August 24, 2019

Guest Column: We can all engage in opioid addiction fix

By Christine Johnson

When I tell people about the Chittenden County Opioid Alliance’s broad mission to reduce the impact of opioids on our communities, there is a predictable response: “Gosh, that sounds overwhelming.”

It’s repeated often that Vermont, and the country as a whole, is in the grips of an opioid epidemic, and while that is indeed the case — 64,000 Americans died of an overdose in 2016, with two-thirds attributable to opioids — the sheer magnitude can leave people feeling powerless to help.

I’m here to tell you nothing could be further from the truth. There is a simple but impactful way we can all contribute to turning the tide in this epidemic.

We’ll do it by helping close the empathy gap that yawns like a chasm between people with substance abuse disorders and society. This gap is characterized by the stubborn and persistent view of addiction as a moral failing.

How can we do it? First, we can respectfully engage people who, through their words and actions, shame and stigmatize addiction — perpetuating the idea that people with substance abuse deserve what they get.

Brian Stevenson, the civil rights attorney who provides legal counsel to death row inmates, has said, “Each of us is more than the worst thing we’ve ever done.”

This maxim of compassion must be applied to people with substance abuse disorder, who may ruin relationships and commit crimes in furtherance of their addiction. They are still deserving of love, respect and human dignity.

That doesn’t mean we can’t hold people accountable for their actions, but accountability doesn’t always have to be punitive, as many prosecutors and criminal justice reformers are starting to show us.

Second, we can check our own impulse to turn away from, ignore — and thereby further isolate — people with substance abuse disorder. Addiction is discomforting to watch from afar, and achingly painful close up, and while it’s important to have boundaries that preserve our own wellbeing, to the extent we are able, we must stay connected.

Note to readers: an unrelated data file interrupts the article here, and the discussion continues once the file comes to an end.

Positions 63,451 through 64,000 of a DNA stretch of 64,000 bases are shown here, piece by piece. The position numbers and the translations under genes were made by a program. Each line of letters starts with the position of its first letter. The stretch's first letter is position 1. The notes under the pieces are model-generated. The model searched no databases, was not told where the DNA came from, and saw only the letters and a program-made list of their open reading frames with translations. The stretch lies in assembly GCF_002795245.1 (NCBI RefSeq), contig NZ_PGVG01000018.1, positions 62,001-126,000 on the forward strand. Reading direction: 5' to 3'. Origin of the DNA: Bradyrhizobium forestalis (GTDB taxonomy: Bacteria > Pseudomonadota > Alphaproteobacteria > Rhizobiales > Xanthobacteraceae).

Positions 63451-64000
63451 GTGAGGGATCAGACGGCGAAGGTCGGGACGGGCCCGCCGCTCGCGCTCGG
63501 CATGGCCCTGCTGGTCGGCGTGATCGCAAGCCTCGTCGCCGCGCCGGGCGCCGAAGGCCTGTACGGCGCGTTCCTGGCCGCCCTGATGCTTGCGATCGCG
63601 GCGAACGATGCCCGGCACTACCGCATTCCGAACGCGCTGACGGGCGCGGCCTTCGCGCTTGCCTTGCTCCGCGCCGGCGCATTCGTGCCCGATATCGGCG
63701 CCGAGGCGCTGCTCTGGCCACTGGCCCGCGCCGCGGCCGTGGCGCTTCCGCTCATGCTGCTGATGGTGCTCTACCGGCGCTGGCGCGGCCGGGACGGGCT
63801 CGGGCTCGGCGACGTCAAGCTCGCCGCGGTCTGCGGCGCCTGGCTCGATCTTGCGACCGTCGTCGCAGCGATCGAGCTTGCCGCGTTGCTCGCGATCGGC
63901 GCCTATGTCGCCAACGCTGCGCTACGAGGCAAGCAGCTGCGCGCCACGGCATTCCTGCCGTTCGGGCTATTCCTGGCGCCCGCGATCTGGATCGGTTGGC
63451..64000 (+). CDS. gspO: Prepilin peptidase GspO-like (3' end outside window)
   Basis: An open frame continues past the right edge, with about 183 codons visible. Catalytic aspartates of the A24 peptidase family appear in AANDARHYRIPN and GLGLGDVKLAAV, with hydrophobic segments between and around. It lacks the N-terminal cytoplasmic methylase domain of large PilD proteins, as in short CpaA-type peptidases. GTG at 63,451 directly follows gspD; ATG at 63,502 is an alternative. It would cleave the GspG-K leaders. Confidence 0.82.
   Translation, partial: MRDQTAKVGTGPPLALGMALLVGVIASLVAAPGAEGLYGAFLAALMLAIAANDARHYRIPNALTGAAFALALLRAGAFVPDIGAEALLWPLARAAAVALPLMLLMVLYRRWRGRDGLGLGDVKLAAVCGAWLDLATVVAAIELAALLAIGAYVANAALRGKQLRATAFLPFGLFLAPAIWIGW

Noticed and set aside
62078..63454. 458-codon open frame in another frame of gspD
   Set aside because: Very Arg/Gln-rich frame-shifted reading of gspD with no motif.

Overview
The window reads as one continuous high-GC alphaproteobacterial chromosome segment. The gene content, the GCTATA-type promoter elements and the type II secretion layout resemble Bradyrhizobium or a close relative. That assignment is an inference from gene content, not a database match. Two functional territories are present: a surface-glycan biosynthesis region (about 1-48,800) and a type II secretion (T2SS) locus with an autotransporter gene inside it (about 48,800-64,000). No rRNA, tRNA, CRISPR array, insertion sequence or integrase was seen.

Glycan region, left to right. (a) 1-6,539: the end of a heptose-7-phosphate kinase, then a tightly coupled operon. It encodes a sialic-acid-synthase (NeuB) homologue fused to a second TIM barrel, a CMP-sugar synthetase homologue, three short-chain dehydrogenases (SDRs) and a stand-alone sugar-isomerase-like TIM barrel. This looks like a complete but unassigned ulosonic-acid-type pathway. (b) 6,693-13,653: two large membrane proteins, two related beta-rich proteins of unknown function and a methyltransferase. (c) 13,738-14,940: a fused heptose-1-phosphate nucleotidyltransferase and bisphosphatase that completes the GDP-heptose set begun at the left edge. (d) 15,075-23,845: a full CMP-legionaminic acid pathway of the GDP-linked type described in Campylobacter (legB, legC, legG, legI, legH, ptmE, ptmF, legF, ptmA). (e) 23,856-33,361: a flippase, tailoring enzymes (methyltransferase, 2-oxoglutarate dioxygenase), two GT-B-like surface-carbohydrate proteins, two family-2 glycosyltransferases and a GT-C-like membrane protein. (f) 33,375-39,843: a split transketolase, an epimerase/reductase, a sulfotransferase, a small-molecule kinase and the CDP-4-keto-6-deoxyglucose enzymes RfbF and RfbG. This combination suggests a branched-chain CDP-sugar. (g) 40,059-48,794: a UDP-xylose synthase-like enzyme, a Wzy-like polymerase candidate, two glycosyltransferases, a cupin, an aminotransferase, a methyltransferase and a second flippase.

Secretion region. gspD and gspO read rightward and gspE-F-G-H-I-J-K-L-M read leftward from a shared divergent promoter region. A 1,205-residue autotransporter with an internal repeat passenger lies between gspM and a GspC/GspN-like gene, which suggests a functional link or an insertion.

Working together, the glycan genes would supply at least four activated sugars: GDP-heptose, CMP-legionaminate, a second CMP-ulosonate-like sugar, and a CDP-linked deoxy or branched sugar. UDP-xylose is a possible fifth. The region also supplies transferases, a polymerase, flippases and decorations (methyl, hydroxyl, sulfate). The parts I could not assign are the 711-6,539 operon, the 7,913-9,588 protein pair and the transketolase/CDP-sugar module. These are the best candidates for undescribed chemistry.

Connection is the inverse of loneliness, and in many ways, addiction is an affliction of loneliness and isolation.

Addiction also correlates with a rigidity in thought patterns that can rob people of agency. In a sense, addiction is perpetuated through a lack of imagination, an inability to conceive a different life.

When we connect with someone isolated by their addiction, it helps to break the narrowly focused drug seeking behavior by centering their humanity, and reminding them that they are loved.

In practice this can take many forms, something as simple as smiling when we see a person on the street who appears to be struggling, or asking how they’re doing.

It also means that when you hear of a friend or relative who has an addiction, don’t just say “Oh, that’s a shame,” and move on. Reach out. You don’t need to bring up substance abuse, and you don’t need to assume responsibility for their life. You could simply ask if they’d like to grab lunch, or even just let them know you’re thinking about them.

Calling out stigma and staying connected are small acts, and on their own they won’t end the opioid epidemic. However, they are things we can all do every day, and in conjunction with smart policy measures, will contribute to a healthier culture — one in which opioid addiction is less likely to be a life sentence or a death sentence.

Christine Johnson is executive director of the Chittenden County Opioid Alliance. She lives in Essex.

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